Each company I visit has its unique atmosphere and dynamics. One reminds of a meetup where people learn new things, share experience and drink beer. Other reminds of a hackaton where participants press forward to create and deploy a working product as fast as possible. Ministry is a family gathering where you are always welcomed, find support and be challenged at the same time.
Ministry is a web agency of roughly 50 people situated in Hamburg. It’s run by four partners and have one of the nicest atmospheres I’ve seen so far.
Ministry introduced the concept of X-teams a year ago and is in process of transformation since then. X-team term got its name from X-men who proved to be a highly effective team of people with very different skills, able to operate autonomously in constantly changing environment.
Each X-team is responsible for a wide range of activities: customer development and satisfaction, task planning and hiring new people to the team. In theory a team should also look for clients and define their salaries. In practice it’s easier said than done. Four partners tried to give too much freedom and responsibility at once and experienced high resistance and employees dissatisfaction. People were faced with tasks they didn’t have knowledge to deal with. So the partners backed up a little bit and now they try to implement new vision step by step.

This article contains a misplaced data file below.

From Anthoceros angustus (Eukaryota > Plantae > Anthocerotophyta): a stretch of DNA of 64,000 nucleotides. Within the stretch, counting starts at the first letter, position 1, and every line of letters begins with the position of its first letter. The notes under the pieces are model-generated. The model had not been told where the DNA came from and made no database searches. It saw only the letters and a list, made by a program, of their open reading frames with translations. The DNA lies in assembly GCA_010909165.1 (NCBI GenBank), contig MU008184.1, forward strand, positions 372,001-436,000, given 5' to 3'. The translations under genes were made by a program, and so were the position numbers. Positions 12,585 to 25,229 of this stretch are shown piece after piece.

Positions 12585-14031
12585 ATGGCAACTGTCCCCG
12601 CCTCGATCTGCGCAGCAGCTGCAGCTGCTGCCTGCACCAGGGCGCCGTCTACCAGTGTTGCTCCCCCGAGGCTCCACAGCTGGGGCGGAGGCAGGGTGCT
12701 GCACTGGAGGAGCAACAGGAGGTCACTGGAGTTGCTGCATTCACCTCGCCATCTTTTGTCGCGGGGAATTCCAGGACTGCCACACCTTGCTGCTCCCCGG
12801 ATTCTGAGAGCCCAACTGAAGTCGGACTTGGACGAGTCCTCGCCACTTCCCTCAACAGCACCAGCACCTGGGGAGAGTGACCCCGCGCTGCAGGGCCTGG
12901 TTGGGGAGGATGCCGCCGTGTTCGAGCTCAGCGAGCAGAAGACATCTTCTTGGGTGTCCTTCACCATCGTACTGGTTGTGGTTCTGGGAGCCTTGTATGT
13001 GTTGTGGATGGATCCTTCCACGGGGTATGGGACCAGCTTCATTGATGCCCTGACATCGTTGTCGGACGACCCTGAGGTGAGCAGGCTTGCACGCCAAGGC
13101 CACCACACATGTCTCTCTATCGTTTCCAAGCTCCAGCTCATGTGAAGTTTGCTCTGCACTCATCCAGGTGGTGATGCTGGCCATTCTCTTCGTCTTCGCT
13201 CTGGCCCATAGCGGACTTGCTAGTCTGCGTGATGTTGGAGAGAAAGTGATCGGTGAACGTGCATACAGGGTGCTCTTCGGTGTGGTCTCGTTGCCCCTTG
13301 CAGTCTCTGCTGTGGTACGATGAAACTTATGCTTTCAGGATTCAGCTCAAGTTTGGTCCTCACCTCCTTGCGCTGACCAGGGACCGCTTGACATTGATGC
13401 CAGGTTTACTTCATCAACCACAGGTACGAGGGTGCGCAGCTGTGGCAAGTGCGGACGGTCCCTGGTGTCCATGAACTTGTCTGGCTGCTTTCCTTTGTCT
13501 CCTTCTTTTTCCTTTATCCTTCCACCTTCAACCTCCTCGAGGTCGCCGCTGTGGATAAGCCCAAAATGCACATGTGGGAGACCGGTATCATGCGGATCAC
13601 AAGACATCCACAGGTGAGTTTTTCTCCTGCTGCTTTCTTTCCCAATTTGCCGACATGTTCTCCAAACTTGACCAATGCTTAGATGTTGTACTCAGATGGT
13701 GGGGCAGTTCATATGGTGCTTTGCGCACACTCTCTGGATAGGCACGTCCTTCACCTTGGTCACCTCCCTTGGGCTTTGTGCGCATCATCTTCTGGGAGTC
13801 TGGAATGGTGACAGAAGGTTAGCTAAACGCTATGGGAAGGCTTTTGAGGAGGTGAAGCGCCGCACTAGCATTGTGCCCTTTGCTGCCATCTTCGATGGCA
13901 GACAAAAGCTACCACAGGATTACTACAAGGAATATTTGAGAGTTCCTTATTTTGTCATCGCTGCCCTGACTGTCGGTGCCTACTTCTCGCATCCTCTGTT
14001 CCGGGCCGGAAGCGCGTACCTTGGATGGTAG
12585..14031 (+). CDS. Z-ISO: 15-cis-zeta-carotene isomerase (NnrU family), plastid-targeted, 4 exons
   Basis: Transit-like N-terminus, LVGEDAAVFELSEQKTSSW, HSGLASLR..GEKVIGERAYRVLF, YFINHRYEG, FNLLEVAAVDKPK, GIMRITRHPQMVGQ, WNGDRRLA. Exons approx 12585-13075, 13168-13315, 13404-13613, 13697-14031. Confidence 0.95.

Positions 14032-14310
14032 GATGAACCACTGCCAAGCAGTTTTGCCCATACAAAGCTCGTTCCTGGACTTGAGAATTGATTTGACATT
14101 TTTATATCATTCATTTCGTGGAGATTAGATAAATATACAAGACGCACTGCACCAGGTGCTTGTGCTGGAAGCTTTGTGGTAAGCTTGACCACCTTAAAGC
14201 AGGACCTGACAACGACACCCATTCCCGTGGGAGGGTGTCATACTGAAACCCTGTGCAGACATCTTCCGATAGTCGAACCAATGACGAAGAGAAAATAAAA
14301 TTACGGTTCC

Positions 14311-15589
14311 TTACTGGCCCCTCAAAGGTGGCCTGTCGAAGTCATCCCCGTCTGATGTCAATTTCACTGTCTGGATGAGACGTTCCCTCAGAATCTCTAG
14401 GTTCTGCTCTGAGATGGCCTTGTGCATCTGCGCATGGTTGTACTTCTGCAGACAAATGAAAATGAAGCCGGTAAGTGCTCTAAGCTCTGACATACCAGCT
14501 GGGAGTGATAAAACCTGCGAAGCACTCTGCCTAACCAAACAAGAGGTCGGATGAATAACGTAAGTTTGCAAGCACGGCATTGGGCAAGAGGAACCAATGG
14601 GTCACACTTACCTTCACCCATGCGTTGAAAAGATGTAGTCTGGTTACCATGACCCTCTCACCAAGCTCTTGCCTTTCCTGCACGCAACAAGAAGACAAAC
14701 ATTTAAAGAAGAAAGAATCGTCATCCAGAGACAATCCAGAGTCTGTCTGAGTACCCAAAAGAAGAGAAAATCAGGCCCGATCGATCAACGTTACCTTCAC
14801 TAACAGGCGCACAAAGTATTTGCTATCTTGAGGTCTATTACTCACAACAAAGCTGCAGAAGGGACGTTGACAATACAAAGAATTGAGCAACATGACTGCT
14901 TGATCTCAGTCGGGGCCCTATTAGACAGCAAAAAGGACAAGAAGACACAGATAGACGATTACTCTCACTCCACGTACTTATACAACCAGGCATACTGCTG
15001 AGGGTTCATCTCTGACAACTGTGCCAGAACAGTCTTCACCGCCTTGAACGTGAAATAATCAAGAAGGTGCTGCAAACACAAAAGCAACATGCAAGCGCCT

When I asked why they went that direction David Cummins replied, “The important thing about making decisions is experience and knowledge, which are required to make a good decision. A person who has them is in many cases not a manager. I don’t even see it as giving away power, I see it as “it makes sense”.
I don’t see it as giving away power. I see it as “it makes sense”
Intrigued by the previous answer I asked how they see themselves — partners — in few years. “Totally don’t know. I hope that someday they won’t need us anymore. Sometimes it doesn’t feel like that, though. The things keep going this way. We see ourselves as a service team to help out, try not to solve every problem.”
Just today I’ve read a interesting post by Gianpiero Petriglieri. He tells the story of Ralph Stayer who tried to achieve the same. “For the last five years my own aspiration has been to eliminate my job by creating such a crowd of self-starting, problem-solving, responsibility-grabbing, independent thinkers that Johnsonville would run itself.”
Gianpiero writes that Ralph never succeeded. May be Ministry will be more lucky!